With the exception of a few like Jim Harbaugh and Pete Carroll, when college head coaches take NFL head coaching jobs, it usually doesn't go well.
Steve Spurrier is a prime example. As are Nick Saban and Bobby Petrino. Or Dennis Erickson or Butch Davis. No matter how successful a college coach is at procuring college conference and national titles, it seems that in the past two decades or so, it's an impossible task for a former college head coach to win a Super Bowl title (coaches like Weeb Ewbank, Bill Walsh, Jimmy Johnson and Barry Switzer successfully made the transition previously).
And some of the best coaches in NCAA history can understand what somebody like Eagles coach and former Oregon coach Chip Kelly or Buccaneers coach and former Rutgers coach Greg Schiano is going through right now (well, not exactly like Schiano. I'm pretty sure the coaches I write about never had to deal with MRSA scares).
Anyway, in today's history lesson, here are two coaches who had tremendous college careers but who flamed out during their brief NFL tenures.
After coaching at Michigan State under legend Clarence "Biggie" Munn, Arizona State hired Devine to clean up a mess of a program in 1955. Immediately, the 31-year-old Devine went to work, going 27-3-1 before he moved on to Missouri, where he coached for 13 years and, from 1960-1970, never lost more than three games in a season.
Apparently, that was enough to convince the Packers organization to believe that Devine could replace the failed tenure of Phil Bengtson, who had the great pleasure of following Vince Lombardi.
After going 4-8-2 in 1971, Devine's first season, the Packers had a strong showing in 1972, recording a 10-4 mark and making the playoffs. "This is a very receptive team," Devine said at the time. "The players have done everything I've asked and to the best of their abilities."
Unfortunately for Devine, he couldn't recreate that success in his final two seasons in Green Bay, combining for an 11-19 record. He likely was about to be fired. Except ...
Devine landed at Notre Dame where he won a national title in 1977 and gave awesome pregame speeches like this one:
Actually, I'm just kidding. That's Devine, as played by Eddie Harris Chelcie Ross, in the movie "Rudy." Here, in fact, is some real footage of a Devine-coached Packers team.
He actually was an assistant to Devine at Arizona State, but when their careers were over, there was no question that Kush was the best coach in Sun Devils history, amassing a 176-54-1 record from 1958-79. But his tenure ended when he was accused of humiliating and physically assaulting a player in 1978 and then was later fired for trying to cover it up, even though Kush said, "Believe me, in my heart and in my mind, I did not punch Kevin Rutledge."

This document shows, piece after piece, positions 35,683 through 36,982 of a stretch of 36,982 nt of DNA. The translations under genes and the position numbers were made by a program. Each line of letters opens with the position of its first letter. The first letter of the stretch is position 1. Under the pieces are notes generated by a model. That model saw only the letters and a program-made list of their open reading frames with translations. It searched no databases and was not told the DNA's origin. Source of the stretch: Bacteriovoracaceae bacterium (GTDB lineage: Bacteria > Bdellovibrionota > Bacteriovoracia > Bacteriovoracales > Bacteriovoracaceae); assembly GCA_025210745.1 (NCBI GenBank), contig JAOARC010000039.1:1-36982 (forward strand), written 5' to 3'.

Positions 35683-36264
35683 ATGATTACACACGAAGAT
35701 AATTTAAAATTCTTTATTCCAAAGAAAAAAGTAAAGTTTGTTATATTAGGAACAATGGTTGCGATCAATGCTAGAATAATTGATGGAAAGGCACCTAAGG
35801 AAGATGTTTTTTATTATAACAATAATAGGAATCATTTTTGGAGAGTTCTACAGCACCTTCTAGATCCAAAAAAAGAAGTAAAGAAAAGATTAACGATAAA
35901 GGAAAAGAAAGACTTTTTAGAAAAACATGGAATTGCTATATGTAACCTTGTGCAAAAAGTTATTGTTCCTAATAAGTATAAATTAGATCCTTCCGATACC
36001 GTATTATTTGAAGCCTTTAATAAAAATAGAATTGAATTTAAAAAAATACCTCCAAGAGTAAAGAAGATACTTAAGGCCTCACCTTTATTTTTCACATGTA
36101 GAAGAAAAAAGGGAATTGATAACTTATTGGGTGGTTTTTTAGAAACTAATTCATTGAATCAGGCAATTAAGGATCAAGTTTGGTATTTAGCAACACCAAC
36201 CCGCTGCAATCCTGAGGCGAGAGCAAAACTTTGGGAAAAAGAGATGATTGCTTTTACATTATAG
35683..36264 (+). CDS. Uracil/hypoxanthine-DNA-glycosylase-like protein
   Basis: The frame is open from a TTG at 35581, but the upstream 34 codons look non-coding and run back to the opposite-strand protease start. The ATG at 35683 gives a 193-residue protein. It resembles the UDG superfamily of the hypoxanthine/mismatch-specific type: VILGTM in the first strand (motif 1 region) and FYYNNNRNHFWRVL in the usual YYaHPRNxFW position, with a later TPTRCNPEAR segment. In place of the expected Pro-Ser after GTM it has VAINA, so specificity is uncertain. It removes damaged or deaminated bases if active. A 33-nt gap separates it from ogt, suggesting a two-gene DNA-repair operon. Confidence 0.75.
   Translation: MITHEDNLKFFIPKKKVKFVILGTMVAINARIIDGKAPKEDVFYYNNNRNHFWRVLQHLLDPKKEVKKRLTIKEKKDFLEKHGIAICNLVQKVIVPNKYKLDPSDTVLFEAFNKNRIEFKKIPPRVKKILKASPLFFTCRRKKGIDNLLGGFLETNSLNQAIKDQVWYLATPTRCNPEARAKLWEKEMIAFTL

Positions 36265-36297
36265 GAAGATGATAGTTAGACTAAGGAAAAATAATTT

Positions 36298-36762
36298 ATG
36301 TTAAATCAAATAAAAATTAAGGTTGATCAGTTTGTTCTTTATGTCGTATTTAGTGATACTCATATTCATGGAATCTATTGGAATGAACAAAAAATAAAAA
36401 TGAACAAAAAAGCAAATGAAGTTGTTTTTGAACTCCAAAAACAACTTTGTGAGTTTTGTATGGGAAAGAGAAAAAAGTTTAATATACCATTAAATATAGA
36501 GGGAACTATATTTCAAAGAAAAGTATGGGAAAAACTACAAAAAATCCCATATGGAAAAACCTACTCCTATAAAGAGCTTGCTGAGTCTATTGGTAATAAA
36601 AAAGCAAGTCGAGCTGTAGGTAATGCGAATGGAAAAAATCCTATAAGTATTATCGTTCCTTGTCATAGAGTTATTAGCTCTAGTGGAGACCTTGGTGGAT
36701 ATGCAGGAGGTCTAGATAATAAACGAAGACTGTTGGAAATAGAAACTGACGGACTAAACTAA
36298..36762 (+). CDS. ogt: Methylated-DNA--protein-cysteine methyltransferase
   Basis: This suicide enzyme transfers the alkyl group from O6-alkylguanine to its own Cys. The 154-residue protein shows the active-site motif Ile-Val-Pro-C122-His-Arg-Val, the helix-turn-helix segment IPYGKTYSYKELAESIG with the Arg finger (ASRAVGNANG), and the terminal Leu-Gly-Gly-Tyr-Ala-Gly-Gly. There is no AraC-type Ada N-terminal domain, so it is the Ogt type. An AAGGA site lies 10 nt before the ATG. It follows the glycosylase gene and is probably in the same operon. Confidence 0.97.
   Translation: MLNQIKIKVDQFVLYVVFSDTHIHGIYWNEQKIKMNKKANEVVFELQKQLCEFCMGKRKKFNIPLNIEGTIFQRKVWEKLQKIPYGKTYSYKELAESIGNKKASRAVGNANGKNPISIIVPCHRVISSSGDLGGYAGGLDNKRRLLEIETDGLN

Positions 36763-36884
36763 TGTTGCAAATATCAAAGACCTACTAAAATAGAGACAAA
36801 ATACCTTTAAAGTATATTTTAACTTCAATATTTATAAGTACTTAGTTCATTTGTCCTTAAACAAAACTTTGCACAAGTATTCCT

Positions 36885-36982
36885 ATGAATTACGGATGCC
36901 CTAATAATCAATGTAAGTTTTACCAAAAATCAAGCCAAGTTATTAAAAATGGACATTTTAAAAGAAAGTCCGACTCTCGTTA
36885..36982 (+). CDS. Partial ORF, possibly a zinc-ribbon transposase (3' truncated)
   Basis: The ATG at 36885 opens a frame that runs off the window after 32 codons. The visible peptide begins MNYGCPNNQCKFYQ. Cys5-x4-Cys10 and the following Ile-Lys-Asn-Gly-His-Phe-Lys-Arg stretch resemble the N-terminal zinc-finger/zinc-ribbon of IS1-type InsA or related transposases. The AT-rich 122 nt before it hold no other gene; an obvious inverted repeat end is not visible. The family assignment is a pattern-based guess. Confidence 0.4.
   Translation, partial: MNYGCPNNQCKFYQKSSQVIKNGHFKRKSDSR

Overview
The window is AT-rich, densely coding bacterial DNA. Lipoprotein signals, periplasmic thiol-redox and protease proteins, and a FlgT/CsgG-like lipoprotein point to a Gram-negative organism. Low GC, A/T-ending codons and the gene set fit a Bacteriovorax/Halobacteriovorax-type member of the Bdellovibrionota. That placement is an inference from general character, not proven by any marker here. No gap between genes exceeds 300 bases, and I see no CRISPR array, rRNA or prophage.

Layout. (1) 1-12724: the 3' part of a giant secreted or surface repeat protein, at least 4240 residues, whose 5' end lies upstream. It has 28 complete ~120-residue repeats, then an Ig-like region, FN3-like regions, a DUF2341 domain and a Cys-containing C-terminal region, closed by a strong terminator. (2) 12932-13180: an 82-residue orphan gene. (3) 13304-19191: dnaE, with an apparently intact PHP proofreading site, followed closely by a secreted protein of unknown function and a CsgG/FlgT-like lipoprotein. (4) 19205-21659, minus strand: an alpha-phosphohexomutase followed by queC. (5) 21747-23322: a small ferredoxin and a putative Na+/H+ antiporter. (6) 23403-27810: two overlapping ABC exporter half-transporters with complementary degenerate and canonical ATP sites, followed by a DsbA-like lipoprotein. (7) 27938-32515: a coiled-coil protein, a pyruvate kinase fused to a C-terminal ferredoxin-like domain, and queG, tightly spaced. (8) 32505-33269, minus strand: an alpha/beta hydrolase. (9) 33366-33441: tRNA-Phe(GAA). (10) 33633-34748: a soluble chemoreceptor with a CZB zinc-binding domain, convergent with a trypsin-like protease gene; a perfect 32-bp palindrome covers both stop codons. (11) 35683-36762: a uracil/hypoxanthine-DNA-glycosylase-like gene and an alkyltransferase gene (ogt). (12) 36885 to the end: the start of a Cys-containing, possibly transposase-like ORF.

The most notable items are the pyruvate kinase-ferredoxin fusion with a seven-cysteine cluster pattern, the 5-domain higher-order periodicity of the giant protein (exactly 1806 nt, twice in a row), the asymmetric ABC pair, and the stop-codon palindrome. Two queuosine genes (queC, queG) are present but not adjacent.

Either way, Kush ended up in Canada where he coached the Hamilton Tiger-Cats to a successful year.
But he left there after a season, again embroiled in controversy. Via the Calgary Herald:
It was probably a bad move, because this is what happened when Kush took over the Colts franchise.
But perhaps the most gut-punching occurrence in Kush's pro career came via John Elway.
After going 0-8-1 in that strike-shortened 1982 season, the Colts drafted Elway with the No. 1 overall draft pick. Elway, though, had no desire to go to Baltimore or to play for Kush.
Instead, Elway finagled his way into a trade to the Broncos, and we all know what happened there. And now we know what happened to Kush: he was fired from Indianapolis after the 1984 season. He coached in the USFL for a season and then never coached again.
But his former players, at least in the college ranks, seemed to love him. Especially a guy named Reggie Jackson.
"I came to Arizona State on a football scholarship, and I shall always be indebted to Frank Kush for instilling toughness in his players. He was as tough as Charlie Finley and George Steinbrenner rolled into one," said Reggie Jackson during his Hall of Fame speech.
And in case you're interested in hearing from Kush in his own words, here you go.
So, what did we learn from the sagas of Devine and Kush -- both of whom, it should be noted, are members of the College Football Hall of Fame? What do we know about most coaches, then and now, who leave the cozy confines of coaching kids just out of high school to coaching men in their 20s and 30s?
Just this: Eh, it's probably best just to stay put.
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